DG = 2.3RTlog [H+lumen]/[ H+stroma] = 2.3RTDpH (Eq. 2),
DG = –n
F DE =
DG = – FDmH+ (Eq. 4).
Alternating Site Mechanism of the FoF1
The FoF1 ATP synthase operates as a molecular rotary motor (4). The protein subunits that comprise the rotor and stator of this motor are g, e, c and a, b, d, a, b, b’, respectively. The c subunits assemble into a ring that is currently estimated to contain 14 subunits. Each transmembrane helical c subunit has an aspartic acid that is protonated by the protons of the lumen via a channel located on subunit a. An arginine at a separate location on subunit a displaces the proton from subunit c to release it to the stroma. Each successive proton displacement induces the stepwise rotation of the c subunit ring, driven by the transmembrane proton gradient.
The g and e subunits, docked to the c subunit ring, also rotate in response to the proton gradient-driven step-wise rotation and comprise the rotor of the biomolecular motor. The N and C termini of the g subunit form a coiled-coil that protrudes through a ring composed of three a and b subunit heterodimers that comprise each catalytic site. The ring of ab heterodimers along with subunits a, b, b’, and d comprise the stator of the motor.
Each catalytic site adopts a conformation in response to the rotational position of the g subunit such that the three catalytic sites are in different conformations with one site empty. Completion of a catalytic cycle at any one site requires 360° rotation of the g subunit. In what is known as the binding-change or alternating site mechanism, the binding of a Mg2+-ADP complex and Pi to the empty site triggers a 120° step rotation of the g subunit, driven by the proton gradient, that releases ATP from a different catalytic site (5). The energy from the flux of 3 protons through the membrane is minimally required to drive a 120° rotation and ATP production, although the measured ratio of protons/ATP is ~ 4.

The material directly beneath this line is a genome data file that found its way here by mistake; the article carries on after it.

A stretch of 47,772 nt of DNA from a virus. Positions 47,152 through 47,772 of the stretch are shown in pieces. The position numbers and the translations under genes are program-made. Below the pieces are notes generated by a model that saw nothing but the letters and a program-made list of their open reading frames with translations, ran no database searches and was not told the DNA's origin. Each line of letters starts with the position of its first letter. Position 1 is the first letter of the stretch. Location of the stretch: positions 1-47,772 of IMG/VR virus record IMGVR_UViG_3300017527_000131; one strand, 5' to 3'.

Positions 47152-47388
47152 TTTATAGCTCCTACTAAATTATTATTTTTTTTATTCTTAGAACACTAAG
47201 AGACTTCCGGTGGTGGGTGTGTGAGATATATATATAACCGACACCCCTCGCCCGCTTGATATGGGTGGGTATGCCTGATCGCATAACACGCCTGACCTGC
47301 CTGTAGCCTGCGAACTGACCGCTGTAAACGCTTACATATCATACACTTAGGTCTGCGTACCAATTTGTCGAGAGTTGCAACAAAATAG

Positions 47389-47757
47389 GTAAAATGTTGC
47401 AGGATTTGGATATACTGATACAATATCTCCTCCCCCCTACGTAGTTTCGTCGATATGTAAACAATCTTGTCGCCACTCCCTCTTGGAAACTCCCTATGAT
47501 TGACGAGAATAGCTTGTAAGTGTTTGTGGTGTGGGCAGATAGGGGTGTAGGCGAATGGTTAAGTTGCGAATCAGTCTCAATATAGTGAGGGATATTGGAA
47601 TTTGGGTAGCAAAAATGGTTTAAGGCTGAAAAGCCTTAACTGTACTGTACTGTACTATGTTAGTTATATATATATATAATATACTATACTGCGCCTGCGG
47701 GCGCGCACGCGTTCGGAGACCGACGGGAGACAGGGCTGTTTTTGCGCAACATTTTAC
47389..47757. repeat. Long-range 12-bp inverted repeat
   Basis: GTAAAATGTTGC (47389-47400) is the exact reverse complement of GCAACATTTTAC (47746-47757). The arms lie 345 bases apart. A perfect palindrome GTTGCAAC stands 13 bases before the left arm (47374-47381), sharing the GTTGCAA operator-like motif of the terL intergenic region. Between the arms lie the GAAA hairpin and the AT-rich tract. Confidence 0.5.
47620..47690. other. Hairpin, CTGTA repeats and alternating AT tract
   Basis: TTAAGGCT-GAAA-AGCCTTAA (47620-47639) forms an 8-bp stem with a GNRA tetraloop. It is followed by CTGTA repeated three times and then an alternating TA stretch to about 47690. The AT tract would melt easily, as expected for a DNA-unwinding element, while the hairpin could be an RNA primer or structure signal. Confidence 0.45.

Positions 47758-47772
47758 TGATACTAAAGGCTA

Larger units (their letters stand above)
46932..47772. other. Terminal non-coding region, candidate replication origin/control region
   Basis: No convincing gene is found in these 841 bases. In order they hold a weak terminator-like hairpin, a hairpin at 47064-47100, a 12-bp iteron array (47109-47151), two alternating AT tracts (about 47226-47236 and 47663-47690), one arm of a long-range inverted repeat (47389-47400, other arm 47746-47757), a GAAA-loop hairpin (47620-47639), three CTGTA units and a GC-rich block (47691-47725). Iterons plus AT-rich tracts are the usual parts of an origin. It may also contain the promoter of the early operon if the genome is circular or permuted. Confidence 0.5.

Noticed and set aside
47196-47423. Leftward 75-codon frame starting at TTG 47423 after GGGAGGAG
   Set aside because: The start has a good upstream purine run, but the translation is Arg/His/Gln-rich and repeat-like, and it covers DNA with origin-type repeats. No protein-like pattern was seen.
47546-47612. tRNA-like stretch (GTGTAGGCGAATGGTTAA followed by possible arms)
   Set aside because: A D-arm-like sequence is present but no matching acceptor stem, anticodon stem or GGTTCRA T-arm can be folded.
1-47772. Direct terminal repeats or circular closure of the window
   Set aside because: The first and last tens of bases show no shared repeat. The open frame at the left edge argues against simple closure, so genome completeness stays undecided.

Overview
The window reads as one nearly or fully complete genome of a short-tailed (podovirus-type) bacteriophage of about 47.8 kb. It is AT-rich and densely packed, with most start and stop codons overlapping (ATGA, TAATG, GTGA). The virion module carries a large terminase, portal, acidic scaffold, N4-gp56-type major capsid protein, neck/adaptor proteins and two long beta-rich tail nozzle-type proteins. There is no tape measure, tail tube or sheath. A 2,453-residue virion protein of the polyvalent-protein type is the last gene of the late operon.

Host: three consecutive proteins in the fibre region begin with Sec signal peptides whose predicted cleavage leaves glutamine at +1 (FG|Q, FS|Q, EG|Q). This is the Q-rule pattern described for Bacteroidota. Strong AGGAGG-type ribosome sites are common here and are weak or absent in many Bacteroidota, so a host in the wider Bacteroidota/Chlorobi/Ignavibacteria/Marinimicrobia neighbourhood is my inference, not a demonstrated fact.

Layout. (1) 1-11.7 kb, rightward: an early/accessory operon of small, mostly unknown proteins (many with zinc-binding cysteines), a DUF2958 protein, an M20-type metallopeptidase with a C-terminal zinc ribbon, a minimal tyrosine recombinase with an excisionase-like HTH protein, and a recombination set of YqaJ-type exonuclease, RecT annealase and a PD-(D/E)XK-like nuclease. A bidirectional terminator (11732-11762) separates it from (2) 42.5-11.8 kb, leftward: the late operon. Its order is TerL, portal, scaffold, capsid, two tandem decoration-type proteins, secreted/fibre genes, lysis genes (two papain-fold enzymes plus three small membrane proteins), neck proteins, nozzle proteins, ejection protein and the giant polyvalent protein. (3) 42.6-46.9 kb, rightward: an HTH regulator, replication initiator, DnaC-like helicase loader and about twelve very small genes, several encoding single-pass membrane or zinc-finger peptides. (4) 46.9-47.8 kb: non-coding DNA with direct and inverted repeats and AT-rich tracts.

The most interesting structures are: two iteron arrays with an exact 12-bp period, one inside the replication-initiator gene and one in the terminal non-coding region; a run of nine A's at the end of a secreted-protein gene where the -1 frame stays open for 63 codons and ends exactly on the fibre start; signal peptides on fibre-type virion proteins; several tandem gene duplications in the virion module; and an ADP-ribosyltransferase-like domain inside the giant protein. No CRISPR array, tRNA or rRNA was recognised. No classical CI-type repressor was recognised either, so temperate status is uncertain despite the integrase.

The FoF1 ATP synthase uses the nonequilibrium proton gradient to drive the reaction, ADP + Pi = ATP + H2O, far beyond the point of equilibrium, in favor of the products. Most enzymes that use ATP hydrolysis as a source of energy, derive the energy from the reaction by returning the concentration ratio of ATP/ADP+Pi toward equilibrium. Sequential changes in catalytic site conformation maintain this ratio away from equilibrium. In the initial conformation, the binding of ADP and Pi is preferred to ATP. The first conformational change increases the affinity of the catalytic site for substrates and products, and has a low activation energy barrier for ATP synthesis that allows rapid interconversion of substrates and products. The second conformational change converts the site to one that favors ATP over ADP and Pi, while the third decreases the affinity for ATP so that, even when the ATP/ADP+Pi ratio is high, ATP hydrolysis is minimized and ATP dissociates.
Regulation of ATP Synthesis in
After chloroplasts have reached steady state in the light, the onset of darkness leads to a condition in which the proton gradient rapidly dissipates, while the ATP/ADP+Pi ratio remains high. Under these conditions, FoF1 initially catalyzes ATPase-dependent proton pumping back to the lumen, the reverse of synthase activity. This wasteful consumption of the energy captured in light is rapidly halted by formation of a disulfide bond in the g subunit that stops rotation and ATP hydrolysis (6). Upon illumination, the first reducing equivalents from PSI that reduce ferredoxin are diverted from FNR to thioredoxin reductase that catalyzes the reduction of thioredoxin. Thioredoxin in turn reduces the disulfide of the g subunit to activate FoF1.
Last updated 2/20/2006
Arizona State University